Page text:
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Mimosa Tree Problems

The fast-growing, invasive Mimosa (Albizia julibrissin), a small, deciduous tree, is also called a silk tree. It produces beautiful white or pink flowers without petals that are attractive to hummingbirds, bees, and butterflies. Horticulturists say the name Mimosa applied to this tree is technically inaccurate. The true Mimosa--Mimosa pudica and Mimosa tenuiflora--contains more than 400 species of herbs and shrubs. The silk tree is generally not recommended as an ornamental because of several problems.

Uncontrolled Spreading

Mimosa trees spread aggressively. A Mimosa produces hundreds of seed pods. New trees pop up everywhere: by the foundation of your house, in your neighbor’s yard, in cracks in sidewalks, by fences, in your flowers, you name it. It commonly grows alongside highways and country roads in the South. Some disgruntled gardeners argue Mimosas should be removed whenever possible. It has been included in a list of the 100 worst invasive plants in the world.

Fusarium Wilt

The Mimosa is particularly susceptible to a fungus, Fusarium oxysporum (also called fusarium wilt), which clogs the tissues that carry water and sap in the tree. Early on, the wood in the roots or under the bark turns brown. Later on, the leaves turn brown and the bark cracks, sometimes exuding a white, frothy fluid. A Mimosa can die a month after the first symptoms appear, or it may survive another winter--but death is inevitable. Although the top of a tree might be dead, sprouts can still pop out of the trunk.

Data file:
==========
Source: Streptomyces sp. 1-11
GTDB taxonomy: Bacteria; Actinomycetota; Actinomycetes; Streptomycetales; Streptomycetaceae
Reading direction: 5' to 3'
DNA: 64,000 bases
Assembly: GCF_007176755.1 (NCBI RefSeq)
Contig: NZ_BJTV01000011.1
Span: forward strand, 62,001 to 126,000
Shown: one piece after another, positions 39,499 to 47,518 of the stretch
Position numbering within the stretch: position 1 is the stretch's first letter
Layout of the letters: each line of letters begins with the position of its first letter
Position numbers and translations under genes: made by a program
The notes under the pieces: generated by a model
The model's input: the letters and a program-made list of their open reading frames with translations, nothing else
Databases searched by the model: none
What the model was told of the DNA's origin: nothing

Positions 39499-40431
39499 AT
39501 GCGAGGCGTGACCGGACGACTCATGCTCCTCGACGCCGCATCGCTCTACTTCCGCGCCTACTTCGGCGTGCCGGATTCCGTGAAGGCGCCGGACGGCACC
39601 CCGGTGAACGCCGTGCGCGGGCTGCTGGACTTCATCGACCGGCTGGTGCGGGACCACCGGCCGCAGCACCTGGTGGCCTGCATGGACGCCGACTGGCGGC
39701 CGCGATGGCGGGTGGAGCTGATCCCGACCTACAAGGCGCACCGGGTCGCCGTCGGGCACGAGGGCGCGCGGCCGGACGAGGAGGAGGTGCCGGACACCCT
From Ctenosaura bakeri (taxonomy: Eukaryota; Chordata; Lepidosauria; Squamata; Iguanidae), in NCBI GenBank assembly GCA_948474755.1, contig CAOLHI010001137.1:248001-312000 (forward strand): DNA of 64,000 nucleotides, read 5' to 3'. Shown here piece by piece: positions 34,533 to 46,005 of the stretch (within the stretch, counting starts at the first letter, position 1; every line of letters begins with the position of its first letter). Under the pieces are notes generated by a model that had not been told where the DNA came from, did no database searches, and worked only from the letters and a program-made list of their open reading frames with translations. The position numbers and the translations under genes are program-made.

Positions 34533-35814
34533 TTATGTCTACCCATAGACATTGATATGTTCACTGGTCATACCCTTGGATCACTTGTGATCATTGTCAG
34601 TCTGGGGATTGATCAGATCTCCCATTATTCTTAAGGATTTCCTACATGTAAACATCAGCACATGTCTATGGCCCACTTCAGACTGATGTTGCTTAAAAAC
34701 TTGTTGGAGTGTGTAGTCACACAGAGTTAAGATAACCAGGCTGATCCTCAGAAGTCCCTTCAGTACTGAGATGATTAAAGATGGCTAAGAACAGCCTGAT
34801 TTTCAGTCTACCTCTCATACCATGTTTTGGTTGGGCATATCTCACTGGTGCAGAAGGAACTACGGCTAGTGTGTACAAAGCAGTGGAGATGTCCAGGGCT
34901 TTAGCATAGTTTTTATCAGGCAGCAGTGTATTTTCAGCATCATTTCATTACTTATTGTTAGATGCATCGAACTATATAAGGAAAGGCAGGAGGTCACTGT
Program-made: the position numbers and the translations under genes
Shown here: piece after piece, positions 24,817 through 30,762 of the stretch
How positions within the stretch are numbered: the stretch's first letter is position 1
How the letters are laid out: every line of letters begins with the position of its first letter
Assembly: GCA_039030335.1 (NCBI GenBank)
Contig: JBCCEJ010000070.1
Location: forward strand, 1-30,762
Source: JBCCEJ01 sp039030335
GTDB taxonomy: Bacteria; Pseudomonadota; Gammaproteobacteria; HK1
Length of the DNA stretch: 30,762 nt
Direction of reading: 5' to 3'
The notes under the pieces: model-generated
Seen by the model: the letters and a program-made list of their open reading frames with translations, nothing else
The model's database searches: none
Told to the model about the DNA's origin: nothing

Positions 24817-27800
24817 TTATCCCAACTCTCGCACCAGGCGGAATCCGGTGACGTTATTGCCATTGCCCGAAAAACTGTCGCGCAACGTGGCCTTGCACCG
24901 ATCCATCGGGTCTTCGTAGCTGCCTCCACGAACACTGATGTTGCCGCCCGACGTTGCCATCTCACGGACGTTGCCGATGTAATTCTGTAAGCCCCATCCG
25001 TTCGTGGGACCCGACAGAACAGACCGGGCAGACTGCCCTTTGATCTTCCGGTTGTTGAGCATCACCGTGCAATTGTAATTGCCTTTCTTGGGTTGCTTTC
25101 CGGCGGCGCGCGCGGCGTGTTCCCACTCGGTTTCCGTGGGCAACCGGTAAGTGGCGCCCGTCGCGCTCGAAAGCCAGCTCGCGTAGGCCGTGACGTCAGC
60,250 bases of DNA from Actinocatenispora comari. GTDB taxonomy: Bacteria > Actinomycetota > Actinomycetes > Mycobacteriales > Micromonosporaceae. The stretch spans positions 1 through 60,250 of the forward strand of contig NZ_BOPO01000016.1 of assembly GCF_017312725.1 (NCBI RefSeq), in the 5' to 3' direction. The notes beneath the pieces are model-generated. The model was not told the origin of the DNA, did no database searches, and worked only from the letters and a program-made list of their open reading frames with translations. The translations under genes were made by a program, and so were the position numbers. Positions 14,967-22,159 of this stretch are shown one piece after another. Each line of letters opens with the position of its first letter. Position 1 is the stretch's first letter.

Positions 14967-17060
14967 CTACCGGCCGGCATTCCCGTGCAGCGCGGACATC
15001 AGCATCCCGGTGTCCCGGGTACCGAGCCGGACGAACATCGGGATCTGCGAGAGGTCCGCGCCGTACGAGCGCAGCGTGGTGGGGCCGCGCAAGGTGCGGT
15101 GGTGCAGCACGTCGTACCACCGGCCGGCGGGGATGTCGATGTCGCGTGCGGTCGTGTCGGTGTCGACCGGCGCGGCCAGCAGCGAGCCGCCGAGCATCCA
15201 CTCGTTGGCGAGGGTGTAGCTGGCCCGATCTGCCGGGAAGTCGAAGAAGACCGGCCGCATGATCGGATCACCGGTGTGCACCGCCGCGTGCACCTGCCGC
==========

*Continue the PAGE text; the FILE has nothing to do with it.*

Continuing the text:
No known way exists to control this fungus. The only option is to replace the tree with another species. After the tree dies, the fungus can continue to ooze from cracks in the bark and can be present in seeds. It is spread by water and can contaminate shoes and garden equipment.

Ugly, Messy Seed Pods

Mimosa grows hundreds of brown, bean-like seed pods that are about 6 inches long. Hundreds of these hang from every branch. After the leaves have dropped, in the fall, the ugly seed pods still hang from the branches. To many, a Mimosa in the wintertime with these seed pods hanging from bare branches looks extremely yucky.

Rapid Growth, Short Life

The Mimosa grows extremely fast. If you make the mistake of planting it too close to a sidewalk, you risk having roots buckle the concrete. Like many fast-growing trees, silk trees don’t live very long. Five to ten years is the usual lifespan.

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